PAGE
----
Triple Triad is a puzzle-type card game available through the Final Fantasy Portal App, being the third official installment, with the 1999's Final Fantasy VIII Triple Triad as the original one, and the 2013's Final Fantasy XIV Triple Triad as the second one. The app has more in common with the latter, like the card design and the player not losing cards for losing a match. The Portal App installment is related to Dissidia Final Fantasy series.
The previous Triple Triad installments are minigames included in the respective main games. Instead of a proper main game, the host for Portal App's Triple Triad is a news aggregator. Triple Triad is preinstalled within the app; what is missing to launch it is card data downloaded separately. It cannot be downloaded separately from the Final Fantasy Portal App, making it not a stand-alone game. It is suggested to create an account to both keep one's game progresses, and to gain Portal Points. It is possible to fully play as a guest, but this will make it impossible to exchange points for cards in the shop and consequently to fulfill one of the in-game achievements and complete the card collection.
Solo mode[edit | edit source]
The battle between Cosmos, the goddess of harmony, and Chaos, the god of discord, has raged constantly since time immemorial. It is amidst this interminable maelstrom of bloodshed that you are summoned to confront a veritable army of renowned Final Fantasy pugilists and overcome them in a test of wills known as Triple Triad.
in game description
In the solo mode (single player), the player can select and play a match against an opponent, mainly one of the main characters from the Final Fantasy series. During the initial in-game tutorial, the player will face the first two opponents: Warrior of Light and Firion. After the tutorial is over, the player can arrange his/her deck(s), get used to the interface and rules, play against the same opponents again, or unlock the next opponent(s) and eventually higher difficulty levels to win better cards.
The player needs Crystals, one for each match, even in the versus mode (multiplayer). Crystals cannot be won back, but will regenerate one every 15 minutes up to five. Before maintenance of October 20, 2015, the time needed was 30 minutes.
- List of solo opponents
With update of November 10, 2015, Moogle was replaced by Y'shtola. Cards, decks and rules used by the new opponent remained the same.
Rules[edit | edit source]
Variations[edit | edit source]
The player can select up to three different rules only in versus mode. While playing in solo mode rules are fixed for every opponent and level and those cannot be changed.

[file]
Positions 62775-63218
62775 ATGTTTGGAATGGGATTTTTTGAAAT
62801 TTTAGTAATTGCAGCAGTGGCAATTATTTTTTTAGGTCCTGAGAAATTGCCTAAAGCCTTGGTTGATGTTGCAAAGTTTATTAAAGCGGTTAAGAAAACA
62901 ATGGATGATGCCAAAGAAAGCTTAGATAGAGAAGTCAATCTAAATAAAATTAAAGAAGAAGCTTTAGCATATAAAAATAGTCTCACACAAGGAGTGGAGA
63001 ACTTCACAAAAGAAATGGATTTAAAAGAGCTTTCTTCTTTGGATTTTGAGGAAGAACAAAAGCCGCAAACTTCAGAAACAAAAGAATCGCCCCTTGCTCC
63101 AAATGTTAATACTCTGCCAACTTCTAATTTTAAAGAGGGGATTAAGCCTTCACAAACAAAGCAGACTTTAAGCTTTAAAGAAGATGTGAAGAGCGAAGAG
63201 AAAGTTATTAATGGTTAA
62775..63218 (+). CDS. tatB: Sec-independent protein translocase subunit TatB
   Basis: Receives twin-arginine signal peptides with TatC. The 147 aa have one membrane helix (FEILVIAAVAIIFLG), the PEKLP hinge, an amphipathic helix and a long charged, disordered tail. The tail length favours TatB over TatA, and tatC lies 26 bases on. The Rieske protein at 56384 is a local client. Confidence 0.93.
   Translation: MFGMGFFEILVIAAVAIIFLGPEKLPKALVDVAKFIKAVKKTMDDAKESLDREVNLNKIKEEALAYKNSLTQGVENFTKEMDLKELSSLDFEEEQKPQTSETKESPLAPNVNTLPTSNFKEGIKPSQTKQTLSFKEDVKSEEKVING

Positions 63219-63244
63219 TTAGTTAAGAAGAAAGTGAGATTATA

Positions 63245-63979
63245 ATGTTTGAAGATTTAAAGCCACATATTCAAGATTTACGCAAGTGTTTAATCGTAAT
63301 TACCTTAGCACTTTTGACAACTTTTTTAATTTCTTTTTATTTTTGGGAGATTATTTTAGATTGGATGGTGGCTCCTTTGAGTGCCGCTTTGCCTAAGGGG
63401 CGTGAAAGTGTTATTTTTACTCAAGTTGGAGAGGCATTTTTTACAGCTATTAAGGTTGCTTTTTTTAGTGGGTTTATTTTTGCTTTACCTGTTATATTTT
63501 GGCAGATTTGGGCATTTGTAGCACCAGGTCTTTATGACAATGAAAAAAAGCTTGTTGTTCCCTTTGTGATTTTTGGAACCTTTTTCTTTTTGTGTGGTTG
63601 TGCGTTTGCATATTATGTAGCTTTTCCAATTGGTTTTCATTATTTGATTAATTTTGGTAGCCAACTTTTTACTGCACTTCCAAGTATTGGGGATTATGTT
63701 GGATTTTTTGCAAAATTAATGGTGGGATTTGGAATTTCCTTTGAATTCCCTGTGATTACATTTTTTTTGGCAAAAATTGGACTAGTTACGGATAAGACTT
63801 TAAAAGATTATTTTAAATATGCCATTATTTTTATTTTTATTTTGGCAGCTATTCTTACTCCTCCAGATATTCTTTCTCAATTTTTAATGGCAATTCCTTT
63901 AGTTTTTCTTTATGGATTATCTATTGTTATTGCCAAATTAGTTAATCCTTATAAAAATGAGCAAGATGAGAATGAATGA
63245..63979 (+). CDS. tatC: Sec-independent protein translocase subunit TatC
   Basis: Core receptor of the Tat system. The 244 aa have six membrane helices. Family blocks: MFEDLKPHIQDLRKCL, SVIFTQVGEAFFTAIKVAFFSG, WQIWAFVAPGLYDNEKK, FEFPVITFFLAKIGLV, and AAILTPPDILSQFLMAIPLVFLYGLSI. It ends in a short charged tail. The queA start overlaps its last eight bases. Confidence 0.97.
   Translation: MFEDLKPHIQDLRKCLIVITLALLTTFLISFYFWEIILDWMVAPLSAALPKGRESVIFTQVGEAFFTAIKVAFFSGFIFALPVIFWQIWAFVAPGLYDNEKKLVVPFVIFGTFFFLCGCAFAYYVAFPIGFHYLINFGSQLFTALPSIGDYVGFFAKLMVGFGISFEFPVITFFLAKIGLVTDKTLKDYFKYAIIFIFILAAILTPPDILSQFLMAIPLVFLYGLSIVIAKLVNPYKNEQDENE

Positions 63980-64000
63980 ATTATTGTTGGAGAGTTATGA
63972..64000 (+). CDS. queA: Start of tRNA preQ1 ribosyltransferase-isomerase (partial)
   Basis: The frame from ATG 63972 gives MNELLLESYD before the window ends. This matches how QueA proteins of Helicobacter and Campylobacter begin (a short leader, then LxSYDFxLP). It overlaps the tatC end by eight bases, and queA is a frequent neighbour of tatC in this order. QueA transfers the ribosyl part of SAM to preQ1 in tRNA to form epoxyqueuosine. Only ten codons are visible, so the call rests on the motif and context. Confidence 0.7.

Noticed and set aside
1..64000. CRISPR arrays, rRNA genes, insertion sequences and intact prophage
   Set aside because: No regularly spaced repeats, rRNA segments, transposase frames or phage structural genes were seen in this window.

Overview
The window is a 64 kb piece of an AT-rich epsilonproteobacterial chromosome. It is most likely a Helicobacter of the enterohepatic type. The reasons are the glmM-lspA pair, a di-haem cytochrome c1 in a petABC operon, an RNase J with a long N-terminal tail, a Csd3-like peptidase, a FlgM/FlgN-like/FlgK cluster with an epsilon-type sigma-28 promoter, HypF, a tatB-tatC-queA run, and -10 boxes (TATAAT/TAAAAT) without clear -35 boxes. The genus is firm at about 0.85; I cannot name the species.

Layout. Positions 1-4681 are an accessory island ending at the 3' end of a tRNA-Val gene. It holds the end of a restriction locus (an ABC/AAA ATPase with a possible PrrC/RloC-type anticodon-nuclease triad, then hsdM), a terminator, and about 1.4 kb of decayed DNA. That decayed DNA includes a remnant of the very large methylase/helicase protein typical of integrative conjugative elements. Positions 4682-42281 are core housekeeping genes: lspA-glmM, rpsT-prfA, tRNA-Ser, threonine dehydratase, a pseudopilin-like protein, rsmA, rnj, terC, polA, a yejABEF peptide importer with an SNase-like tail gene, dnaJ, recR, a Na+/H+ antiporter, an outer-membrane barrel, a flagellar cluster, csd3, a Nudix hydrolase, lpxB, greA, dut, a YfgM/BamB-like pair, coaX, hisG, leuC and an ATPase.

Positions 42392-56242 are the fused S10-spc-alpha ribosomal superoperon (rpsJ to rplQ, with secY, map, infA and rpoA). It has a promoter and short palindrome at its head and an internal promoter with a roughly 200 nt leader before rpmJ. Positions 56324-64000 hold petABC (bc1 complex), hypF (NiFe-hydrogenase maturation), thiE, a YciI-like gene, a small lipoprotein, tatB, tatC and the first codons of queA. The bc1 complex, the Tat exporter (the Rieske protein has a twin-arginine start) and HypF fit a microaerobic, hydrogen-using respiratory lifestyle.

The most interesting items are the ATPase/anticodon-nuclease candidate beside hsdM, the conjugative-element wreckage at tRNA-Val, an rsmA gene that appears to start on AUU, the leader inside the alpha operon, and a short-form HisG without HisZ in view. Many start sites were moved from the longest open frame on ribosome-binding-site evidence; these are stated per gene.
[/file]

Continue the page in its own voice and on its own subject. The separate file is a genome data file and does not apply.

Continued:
In solo mode rules Reverse, Fallen Ace, and Roulette do not appear. There is a hidden rule, Combo, that may trigger after Same or Plus. Flipped cards from those two rules will act as just-now played cards, and if ranks are stronger than opponent's nearby cards, will flip them too. The Combo rule may trigger repeatedly, but cannot trigger Same or Plus.
Combo applies even to cards normally flipped by the card that activated Same or Plus. For example, having the Same rule active via a card that matches top and left side of other two cards in those positions, and the bottom has a higher rank of the opponent's card, even in the case the two matching cards already belong to the player, Same will activate, not flip the two card that activated Same (because they already belong to the player) and flip the opponent card at the bottom and from it propagate the Combo effect. This applies for both the player and the opponent alike.
Trade[edit | edit source]
|One||Select and obtain one card from opponent's cards.|
Cards[edit | edit source]
The first version of the game of April 2015, packed with 331 cards, was exclusive for Japan. Before of the English version and its worldwide release, of September 2015, more cards were added boosting the total up to 383 cards for the English version and 395 cards for the Japanese version. With later expansions their total reached 536 cards for the English version and 580 for the Japanese one.
Cards depict monsters, characters and special events from the Final Fantasy series. The background color of a card is blue while it belongs to the player, and pink while it is owned by an opponent. Each card has a unique three digit number, but card names are not always unique, and this may happen for both monster cards and character cards. Each card belongs to a series, and possesses a rarity level and ranks.
Rarity level is represented by golden stars in the bottom left corner of the card, ranging from one to five stars. The rare five-star cards are the only ones that can have an "A" in their ranks. The card's edge indicates its rarity with the use of different colors: dark grey for rare one; light gray iron for rare two; bronze copper for rare three; light blue silver for rare four; and dark yellow gold for rare five.